Proposed Rotterdam solar law gets board support

Concerns raised about panels on tall poles

A proposed solar power facilities law received generally favorable reviews at a Rotterdam Town Board public hearing on Sunday.

In looking at adopting an ordinance, the town is following in the footsteps of others that have tried to deal with sometimes controversial photovoltaic facilities.

The proposed law would allow roof-mounted residential solar panels throughout the town, ground-mounted residential solar panels with some restrictions, and large commercial “solar farms” only in rural and industrial areas, with site-specific town reviews.

“As the impacts increase, we thought the town oversight should increase in proportion,” said Jonathan Tingley, chairman of the Rotterdam Steering Committee.

The committee recommended the law, which must be adopted by the Town Board, which has given supportive reviews.
Elsewhere in the Capital Region and across the country, pole-mounted solar panels have generated opposition and lawsuits from neighbors unhappy with their appearance, and large-scale solar farms have also drawn opposition.

Despite controversies, solar panel use is booming across the country, as equipment prices have dropped and solar installation companies offer energy discount deals to homeowners.

Nationally, the industry had its best ever quarter in the third quarter of 2016, according to the Solar Energy Industries Association.

The SEIA said total nationwide solar capacity is now 35.8 gigawatts, enough to power 6.5 million U.S. homes and reduce carbon emissions by 41.7 million metric tons annually.

As an incentive to meet state goals to reduce fossil fuel use, New York state has a “net metering” law that allows residential property owners to balance their electric bill against the amount of energy they are producing from solar panels.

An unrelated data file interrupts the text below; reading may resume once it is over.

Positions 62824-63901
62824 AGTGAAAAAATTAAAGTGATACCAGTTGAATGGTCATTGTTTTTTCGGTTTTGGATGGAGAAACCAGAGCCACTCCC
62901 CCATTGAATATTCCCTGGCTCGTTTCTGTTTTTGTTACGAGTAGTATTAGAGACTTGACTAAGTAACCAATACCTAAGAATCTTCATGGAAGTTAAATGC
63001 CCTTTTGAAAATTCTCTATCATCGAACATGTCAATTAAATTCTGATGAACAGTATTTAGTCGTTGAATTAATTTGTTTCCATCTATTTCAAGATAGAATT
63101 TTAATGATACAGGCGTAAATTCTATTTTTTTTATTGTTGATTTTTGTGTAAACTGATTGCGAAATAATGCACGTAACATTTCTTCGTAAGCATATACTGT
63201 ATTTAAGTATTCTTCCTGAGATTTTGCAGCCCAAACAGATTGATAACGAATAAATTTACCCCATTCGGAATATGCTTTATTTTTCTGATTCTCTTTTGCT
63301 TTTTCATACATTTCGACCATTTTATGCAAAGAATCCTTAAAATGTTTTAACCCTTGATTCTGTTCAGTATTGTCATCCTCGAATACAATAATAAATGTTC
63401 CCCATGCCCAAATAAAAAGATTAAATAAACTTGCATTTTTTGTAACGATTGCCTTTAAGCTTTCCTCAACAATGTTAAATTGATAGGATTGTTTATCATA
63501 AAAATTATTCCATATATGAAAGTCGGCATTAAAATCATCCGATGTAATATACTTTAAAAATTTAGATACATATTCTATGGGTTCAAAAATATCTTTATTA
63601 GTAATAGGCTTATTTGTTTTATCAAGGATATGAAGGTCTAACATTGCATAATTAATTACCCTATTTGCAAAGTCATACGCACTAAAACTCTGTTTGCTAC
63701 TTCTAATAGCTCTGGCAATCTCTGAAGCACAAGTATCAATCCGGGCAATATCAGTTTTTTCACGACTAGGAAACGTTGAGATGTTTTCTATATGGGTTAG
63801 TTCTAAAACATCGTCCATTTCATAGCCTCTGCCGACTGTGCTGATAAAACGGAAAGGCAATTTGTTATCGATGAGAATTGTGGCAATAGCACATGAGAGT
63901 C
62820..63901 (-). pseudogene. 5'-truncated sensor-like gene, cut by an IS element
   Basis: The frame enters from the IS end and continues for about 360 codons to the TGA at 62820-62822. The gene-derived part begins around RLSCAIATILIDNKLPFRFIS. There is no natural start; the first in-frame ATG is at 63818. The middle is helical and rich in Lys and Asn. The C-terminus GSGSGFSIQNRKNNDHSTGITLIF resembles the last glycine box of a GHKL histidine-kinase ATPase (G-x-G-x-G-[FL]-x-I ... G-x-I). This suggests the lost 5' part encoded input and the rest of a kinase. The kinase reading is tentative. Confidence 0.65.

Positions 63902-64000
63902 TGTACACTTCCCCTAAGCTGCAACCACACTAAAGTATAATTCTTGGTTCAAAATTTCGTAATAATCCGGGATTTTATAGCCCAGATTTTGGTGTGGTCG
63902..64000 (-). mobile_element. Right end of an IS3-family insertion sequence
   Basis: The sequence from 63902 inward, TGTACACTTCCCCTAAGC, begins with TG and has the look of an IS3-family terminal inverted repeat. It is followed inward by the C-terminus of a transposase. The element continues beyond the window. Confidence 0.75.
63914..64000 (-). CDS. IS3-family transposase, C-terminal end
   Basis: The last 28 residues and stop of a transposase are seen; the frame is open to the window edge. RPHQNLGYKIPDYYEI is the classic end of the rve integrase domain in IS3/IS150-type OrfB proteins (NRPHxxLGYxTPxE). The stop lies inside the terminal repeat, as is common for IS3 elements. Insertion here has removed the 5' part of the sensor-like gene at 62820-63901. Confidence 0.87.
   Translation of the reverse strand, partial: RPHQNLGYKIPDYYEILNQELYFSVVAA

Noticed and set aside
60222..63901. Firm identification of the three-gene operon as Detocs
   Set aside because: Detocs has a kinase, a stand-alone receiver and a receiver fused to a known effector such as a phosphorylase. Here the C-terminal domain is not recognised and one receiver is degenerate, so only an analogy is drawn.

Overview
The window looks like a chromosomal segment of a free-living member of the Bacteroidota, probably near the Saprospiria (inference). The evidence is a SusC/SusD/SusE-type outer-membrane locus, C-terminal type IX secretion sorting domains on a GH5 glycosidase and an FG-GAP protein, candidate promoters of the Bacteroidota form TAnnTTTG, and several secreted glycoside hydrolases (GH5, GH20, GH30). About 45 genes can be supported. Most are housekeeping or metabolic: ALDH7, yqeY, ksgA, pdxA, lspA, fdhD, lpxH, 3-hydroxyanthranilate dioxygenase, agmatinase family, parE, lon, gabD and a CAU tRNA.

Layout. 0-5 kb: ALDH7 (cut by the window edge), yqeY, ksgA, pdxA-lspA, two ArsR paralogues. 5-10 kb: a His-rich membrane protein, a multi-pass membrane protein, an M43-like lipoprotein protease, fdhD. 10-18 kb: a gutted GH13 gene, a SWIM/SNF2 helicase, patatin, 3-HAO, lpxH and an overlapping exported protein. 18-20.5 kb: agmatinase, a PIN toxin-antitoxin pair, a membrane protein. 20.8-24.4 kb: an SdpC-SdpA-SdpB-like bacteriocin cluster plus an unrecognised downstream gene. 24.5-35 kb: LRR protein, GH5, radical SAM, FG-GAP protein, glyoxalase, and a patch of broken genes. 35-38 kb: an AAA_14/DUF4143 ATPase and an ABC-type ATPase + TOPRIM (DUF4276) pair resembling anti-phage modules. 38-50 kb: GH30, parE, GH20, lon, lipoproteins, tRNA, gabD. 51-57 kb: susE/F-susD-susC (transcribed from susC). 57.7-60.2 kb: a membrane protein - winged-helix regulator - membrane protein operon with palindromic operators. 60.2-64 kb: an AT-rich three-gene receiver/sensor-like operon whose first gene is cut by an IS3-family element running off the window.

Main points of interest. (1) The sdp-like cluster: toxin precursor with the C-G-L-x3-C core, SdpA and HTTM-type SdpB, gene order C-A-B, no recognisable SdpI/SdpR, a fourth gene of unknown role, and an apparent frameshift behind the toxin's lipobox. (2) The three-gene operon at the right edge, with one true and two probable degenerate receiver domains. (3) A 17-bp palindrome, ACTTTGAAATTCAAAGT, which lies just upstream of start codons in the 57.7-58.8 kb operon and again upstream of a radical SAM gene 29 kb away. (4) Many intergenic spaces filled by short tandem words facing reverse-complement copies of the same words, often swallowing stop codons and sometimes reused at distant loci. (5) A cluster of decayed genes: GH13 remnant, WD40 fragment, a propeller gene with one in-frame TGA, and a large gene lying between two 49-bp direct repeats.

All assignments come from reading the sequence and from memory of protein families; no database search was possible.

Until now, Rotterdam has been allowing solar panels as an “accessory use” to homes and businesses on a case-by-case basis, though Tingley noted that the current law makes no distinction among types of solar energy installations.
The one point of controversy at Sunday’s hearing was over pole-mounted panels — the kind of installation that has most typically generated opposition in residential areas.

The proposed law would allow ground-mounted or pole-mounted solar panels to be up to 20 feet high — a height Councilman Joseph Villano thinks is too high in most neighborhoods.

“We’re allowing people to build an accessory structure in their back yard that could be as high as the roof on a ranch-style house. It just seems out of scale with those particular kinds of uses. What I would like to see is any pole-mounted, ground-mounted systems be restricted out into agricultural land or the industrial,” Villano said.
But other than that, he told Tingley, “I’m thrilled with what you’ve proposed to us.”

Tingley said the committee discussed the height issue, but members felt requiring a minimum half-acre lot and 20-foot setback from the property line would address any concerns.

“We thought 20-foot is a substantial structure, but we thought that if it was a large enough lot and set back far enough, that would minimize the impact,” Tingley said.

The town zoning code doesn’t currently allow for “solar farms,” intended to produce energy for the electrical grid.
Under the proposed law, they would be allowed after a town Planning Board review in industrial, light industrial and agricultural zones.

The proposed law would also allow the town to generate revenue through payment-in-lieu-of-taxes agreements with commercial solar facilities.

Currently, state law allows for a 15-year property tax exemption for solar facilities approved by the state Energy Research and Development Authority — but it also allows communities to collect money under PILOT agreements with those facilities.
Tingley said payments would need to be negotiated between a solar farm owner and the town on a case-by-case basis.
The committee also recommended that the owner of a solar farm be required to post a bond to guarantee the dismantling or decommissioning of the facility when it stops being used.

The Town Board took no action on the proposal at its New Year’s Day meeting. The earliest it could act would be the Jan. 18 Town Board meeting.

Categories: News, Schenectady County

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